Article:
Korean investments could kick start long-delayed construction of Dala Bridge

An industrial zone to be developed by the Yangon regional government and Myanmar Wooree Co, a South Korean firm, at the west bank of the Yangon River could be the impetus needed for construction of the much-touted Dala Bridge to commence.

Once the bridge, which will connect downtown Yangon to the western side of town, is constructed, the new industrial zone is expected to become a hotspot for investments. Now, plans are being made so that the Dala Bridge, also known as the Myanmar-Korea Friendship Bridge, will be operational by 2020-21, said U Phyo Min Thein, Yangon Region Chief Minister.

The Yangon region government and Myanmar Wooree Co on August 11 signed a Memorandum of Understanding to construct an industrial zone near where the planned bridge connects to Dala township.

There are also plans to construct industrial zones in Kawhmu and Kon Chan Kone, which are part of the 11 new industrial zones proposed to the Hluttaw for implementation in Yangon region. The zones are both also located at the west bank of Yangon and will benefit from the bride.

Although it is relatively near the Yangon downtown area, Dala remains undeveloped and accessible via ferry or boats crossing the Yangon River. In that light, the need for a bridge connecting the city to Dala is much in demand.

In fact, talk of building the Dala Bridge was first mooted six years ago. The project has yet to be implemented owing to disagreements about measurements between the Ministry of Construction and Myanma Port Authority (MPA), which is under the Ministry of Transport and Communications.

Based on a press conference in June, the two ministries have agreed on a height of 49 meters for the bridge, but have yet to agree on the distance between the supporting pillars under the bridge.

According to the MPA, the current measurements of the bridge will prevent large container ships and other vessels from berthing at the Yangon ports. That could disrupt trade activities if the port is unable to service the ships. It will also disturb port operators’ future plans for expansion in Yangon.

Construction of the bridge had already commenced with support from South Korea in 2012-13 under the previous government, but the plans were waylaid by disagreements.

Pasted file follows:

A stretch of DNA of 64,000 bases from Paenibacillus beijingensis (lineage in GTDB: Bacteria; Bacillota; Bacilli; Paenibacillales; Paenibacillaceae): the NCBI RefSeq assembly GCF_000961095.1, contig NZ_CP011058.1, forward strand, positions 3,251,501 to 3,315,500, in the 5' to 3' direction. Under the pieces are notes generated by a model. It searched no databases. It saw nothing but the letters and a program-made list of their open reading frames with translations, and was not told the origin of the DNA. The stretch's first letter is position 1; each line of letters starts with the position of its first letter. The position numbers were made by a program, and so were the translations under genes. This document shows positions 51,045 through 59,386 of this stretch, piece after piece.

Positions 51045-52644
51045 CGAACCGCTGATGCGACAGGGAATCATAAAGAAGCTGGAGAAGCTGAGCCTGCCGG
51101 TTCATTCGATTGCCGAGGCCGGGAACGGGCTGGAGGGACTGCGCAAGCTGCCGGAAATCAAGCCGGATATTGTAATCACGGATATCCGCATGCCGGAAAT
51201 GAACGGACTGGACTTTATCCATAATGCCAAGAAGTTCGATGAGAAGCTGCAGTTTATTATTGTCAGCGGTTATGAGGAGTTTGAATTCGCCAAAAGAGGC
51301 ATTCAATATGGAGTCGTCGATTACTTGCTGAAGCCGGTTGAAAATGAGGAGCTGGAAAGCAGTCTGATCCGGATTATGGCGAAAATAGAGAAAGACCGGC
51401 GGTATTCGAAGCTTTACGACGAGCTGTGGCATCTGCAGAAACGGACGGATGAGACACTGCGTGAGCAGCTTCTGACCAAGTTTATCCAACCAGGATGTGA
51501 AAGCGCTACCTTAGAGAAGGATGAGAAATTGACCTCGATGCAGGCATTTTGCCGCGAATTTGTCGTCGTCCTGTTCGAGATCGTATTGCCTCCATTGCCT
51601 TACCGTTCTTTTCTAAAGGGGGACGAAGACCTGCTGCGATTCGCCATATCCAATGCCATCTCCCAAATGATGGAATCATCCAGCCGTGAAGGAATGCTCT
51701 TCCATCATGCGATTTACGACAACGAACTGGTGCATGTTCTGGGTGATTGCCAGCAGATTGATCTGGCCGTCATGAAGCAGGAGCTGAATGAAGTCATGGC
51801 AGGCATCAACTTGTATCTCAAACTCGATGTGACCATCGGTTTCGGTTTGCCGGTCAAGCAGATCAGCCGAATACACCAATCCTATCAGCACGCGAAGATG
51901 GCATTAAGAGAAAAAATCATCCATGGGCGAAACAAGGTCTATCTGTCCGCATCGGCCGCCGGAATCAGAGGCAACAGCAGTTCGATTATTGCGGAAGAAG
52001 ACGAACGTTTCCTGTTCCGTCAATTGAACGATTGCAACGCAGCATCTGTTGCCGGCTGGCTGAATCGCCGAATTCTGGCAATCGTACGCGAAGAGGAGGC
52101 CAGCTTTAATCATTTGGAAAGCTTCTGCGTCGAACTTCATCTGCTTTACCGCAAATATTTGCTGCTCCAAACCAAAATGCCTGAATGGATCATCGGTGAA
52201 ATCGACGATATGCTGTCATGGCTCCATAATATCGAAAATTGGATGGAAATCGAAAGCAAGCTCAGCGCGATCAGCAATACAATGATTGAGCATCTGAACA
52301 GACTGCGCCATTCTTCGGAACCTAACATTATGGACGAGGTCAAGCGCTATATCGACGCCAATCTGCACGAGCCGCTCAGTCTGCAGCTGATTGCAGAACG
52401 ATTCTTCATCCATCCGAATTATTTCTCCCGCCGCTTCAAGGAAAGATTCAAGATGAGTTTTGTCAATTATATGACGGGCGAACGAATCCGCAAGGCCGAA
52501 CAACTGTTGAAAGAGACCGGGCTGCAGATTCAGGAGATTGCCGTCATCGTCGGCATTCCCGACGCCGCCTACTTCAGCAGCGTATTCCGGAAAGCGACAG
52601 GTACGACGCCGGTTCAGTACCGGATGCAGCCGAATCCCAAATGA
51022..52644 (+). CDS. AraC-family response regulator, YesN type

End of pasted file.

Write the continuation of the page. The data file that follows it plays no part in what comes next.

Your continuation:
The MPA is expecting 20,000-tonne vessels to ply the river and had initially negotiated for the bridge to be 54 meters high and for the distance between the supporting pillars of the bridge to be 350 meters apart in 2013.

In 2014, with help from the Korean Economic Development Cooperation, the bridge design was drafted however the height and width of the bridge differed from the MPA’s proposed measurements, leading to further delays in commencing construction.

But with South Korean investors now eager and interested to do business by developing industrial zones and making use of the water passage in Dala, Kawhmu, and Kon Chan Kone townships, plans to build the bridge might be sped up, said U Tun Yin, regional Hluttaw MP from Dala constituency.

Currently, the authorities are still finalising the measurements of the bridge and bidding invitations for the construction of the bridge are in progress, said U Khin Maung Swe, director general from the Bridge Department.

According to the Ministry of Construction, the Dala Bridge will be financed with a loan from Korea’s Economic Development Cooperation Fund as well as funds from the Myanmar government. It will connect Yangon’s Phonegyi Road in Lanmadaw township and Dala’s Bo Min Yaung Road in the Kamakasit ward.

Source: MYANMAR TIMES

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